The end of the school year is a busy time, filled with field trips, final projects, and, of course, spring testing. While student testing often receives negative attention, my colleagues and I take an alternate view on it. That’s why when there was a question about eliminating the spring Measures of Academic Progress, or MAP, …
Ivon Prefontaine, PhD's insight:
The other day I read the first section of a scooped article. The author referred to "data driven teaching as the stupidest thing" he had heard of and claimed teaching is "child-driven." In my writing, I have argued that the subject is what informs teaching.

It is not one thing that informs (not drives) teaching. It is many things: the stories our students tell us about themselves acts as subjective data. That is exceptionally complex in and of itself.

Hannah Arendt cautioned leaving children to their own devices in their learning, suggesting is was negligence. Teaching is relational and includes data of many forms to inform what that means.
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In a Fake Fact Era, Schools Teach the ABCs of News Literacy

In a Fake Fact Era, Schools Teach the ABCs of News Literacy | Education, Curiosity, and Happiness | Scoop.it
Schools across the country are educating students in how to sift through today's online avalanche of alternative facts.

Via Bonnie Bracey Sutton
Ivon Prefontaine, PhD's insight:
This is essential in teaching and learning.
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Nancy Jones's curator insight, June 12, 9:59 AM
There are some interesting approaches to address the issue of media literacy in the classroom as well as some tools to help
Ivon Prefontaine, PhD's curator insight, June 12, 12:56 PM
This is not a new problem. It is an amplified problem with the speed of information moving on social media and the Internet.
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Learning My Place in This World

Content and resources for the education researcher
Ivon Prefontaine, PhD's insight:
My research was based on how teachers experience becoming who they are as teachers. I employed hermeneutic phenomenology in the interviews. What stood out was how often each teacher turned to their autobiography to describe how they experienced teaching and becoming a teacher.

Who we are is essential to who we are as a teacher. Parker Palmer suggested "who the self is that teaches" is the least asked question. Instead we turn to more technical questions.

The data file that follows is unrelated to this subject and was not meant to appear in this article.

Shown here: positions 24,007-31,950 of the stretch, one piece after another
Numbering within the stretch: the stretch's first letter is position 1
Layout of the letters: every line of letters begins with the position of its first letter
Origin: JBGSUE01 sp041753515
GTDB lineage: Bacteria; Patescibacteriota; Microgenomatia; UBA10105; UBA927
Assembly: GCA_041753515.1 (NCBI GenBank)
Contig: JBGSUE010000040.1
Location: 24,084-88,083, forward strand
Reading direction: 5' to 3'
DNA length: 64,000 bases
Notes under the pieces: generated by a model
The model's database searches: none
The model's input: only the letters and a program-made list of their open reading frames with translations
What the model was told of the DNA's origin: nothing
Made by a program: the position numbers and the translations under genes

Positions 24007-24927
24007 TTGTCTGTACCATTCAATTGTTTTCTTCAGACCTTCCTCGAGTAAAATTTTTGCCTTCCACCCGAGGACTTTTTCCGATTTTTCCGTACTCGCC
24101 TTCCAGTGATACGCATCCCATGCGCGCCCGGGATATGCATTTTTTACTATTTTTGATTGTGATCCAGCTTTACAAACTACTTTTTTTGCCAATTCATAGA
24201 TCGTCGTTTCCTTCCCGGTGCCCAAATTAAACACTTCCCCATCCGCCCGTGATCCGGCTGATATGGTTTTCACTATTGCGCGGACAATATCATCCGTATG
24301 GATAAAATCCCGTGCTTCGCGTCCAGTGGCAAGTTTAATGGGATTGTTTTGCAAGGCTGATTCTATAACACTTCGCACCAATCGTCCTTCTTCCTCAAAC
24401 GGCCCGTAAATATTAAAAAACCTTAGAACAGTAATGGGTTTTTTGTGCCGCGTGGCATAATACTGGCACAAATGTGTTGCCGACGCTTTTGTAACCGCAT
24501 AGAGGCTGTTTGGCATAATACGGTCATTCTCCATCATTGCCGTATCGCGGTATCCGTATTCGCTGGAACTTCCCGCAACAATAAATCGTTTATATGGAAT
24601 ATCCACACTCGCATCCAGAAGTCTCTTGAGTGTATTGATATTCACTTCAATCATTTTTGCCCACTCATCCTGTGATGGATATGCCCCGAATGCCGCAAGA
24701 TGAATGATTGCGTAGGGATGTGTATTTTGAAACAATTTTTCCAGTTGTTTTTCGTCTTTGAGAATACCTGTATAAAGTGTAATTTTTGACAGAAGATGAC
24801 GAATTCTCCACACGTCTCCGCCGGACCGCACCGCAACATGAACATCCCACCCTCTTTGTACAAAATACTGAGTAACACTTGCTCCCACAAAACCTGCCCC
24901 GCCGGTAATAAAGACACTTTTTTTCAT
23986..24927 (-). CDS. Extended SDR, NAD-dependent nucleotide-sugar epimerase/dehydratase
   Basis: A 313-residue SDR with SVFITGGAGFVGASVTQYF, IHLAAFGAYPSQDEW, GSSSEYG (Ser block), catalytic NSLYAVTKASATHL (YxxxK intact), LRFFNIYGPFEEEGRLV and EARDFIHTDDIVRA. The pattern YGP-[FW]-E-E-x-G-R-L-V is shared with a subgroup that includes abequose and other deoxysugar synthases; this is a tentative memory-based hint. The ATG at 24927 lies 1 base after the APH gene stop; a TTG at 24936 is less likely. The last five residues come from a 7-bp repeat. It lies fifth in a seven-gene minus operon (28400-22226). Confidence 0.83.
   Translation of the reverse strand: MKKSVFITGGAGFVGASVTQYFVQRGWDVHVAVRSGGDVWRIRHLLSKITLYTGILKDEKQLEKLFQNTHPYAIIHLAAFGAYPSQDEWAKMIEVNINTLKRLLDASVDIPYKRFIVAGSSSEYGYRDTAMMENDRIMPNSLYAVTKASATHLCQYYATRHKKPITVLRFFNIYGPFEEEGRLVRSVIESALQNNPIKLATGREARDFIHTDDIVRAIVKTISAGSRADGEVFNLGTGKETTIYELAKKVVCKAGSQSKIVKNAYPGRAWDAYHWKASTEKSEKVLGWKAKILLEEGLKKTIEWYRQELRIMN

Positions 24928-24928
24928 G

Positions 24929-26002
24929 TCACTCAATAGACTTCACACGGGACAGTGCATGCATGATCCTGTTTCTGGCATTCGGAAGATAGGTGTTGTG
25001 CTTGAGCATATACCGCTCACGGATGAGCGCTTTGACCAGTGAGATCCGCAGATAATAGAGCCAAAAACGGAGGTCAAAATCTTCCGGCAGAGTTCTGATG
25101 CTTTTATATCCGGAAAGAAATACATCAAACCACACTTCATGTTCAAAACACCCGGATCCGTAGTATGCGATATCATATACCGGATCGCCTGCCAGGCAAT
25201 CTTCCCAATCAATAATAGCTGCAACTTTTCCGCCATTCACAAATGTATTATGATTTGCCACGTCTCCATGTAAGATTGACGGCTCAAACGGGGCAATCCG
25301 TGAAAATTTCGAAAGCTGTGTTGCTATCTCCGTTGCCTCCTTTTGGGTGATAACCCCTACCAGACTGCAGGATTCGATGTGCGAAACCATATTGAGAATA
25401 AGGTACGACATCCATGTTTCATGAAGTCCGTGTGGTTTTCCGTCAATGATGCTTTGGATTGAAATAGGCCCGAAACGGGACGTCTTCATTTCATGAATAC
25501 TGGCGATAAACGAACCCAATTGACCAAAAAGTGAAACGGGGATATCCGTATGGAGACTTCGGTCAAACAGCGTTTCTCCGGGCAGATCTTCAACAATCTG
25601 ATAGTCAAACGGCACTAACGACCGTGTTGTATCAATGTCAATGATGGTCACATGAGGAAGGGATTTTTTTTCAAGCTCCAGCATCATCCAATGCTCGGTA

The currere method is a direction I intend to explore more fully and overlap my research.
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3 Powerful Questions To Start and End Your Day

3 Powerful Questions To Start and End Your Day | Education, Curiosity, and Happiness | Scoop.it
Your questions determine the quality of your answers. Powerful questions will get you a lot farther than quick answers.

Via donhornsby, Bobby Dillard
Ivon Prefontaine, PhD's insight:
What is essential in these questions is they are open-ended. In Gadamerian terms they are eloquent without fixed answers and open up paths to new questions.
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donhornsby's curator insight, April 14, 2015 9:21 AM

(From the article): Try these questions, see how they work, and find the questions that work best for you. Consider open-ended questions, rather than questions that have only one right answer or that can be answered with a simple “yes” or “no.” The most powerful questions are those that expand your thinking.

John Michel's curator insight, April 14, 2015 10:50 PM

Try these questions, see how they work, and find the questions that work best for you. Consider open-ended questions, rather than questions that have only one right answer or that can be answered with a simple “yes” or “no.” The most powerful questions are those that expand your thinking.

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Let Knowledge Become Experimental: on transfer and innovation in education

Let Knowledge Become Experimental: on transfer and innovation in education | Education, Curiosity, and Happiness | Scoop.it
"We tend to think of it [knowledge] after the model of a spectator viewing a finished picture rather than after that of the artist producing the painting." John Dewey

Via Ana Cristina Pratas
Ivon Prefontaine, PhD's insight:
Problem solving and critical thinking are essential skills in teaching and learning. Dewey's quote is right on. When we learn and teach, it is not as spectators. We are active participants performing in ways that respond to problems we are trying to solve and re-solve. David Bohm wrote that paradox is the way to think about what we call problems. As Parker Palmer puts it, there is a continuing tension in paradox.
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queenterminal's comment, June 9, 5:55 AM
Amazing
Gérard Borreill's curator insight, June 9, 6:11 AM
Et si on repensait l'enseignement pour favoriser l'innovation ?
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The curriculum as contested space

Keynote on 6 June 2017 @ the 7th Teaching & Learning Conference Theme: Going Places: Let’s Invent the Future Hosted by North-West University, Vanderbijlpark, …

Via Ana Cristina Pratas
Ivon Prefontaine, PhD's insight:
Curriculum is a contested space based on its etymology, coming from the Latin currere. Currere is the infinitive meaning to run a course and has an autobiographical connotation. It also uses the gerund running and suggests running the course of one's life.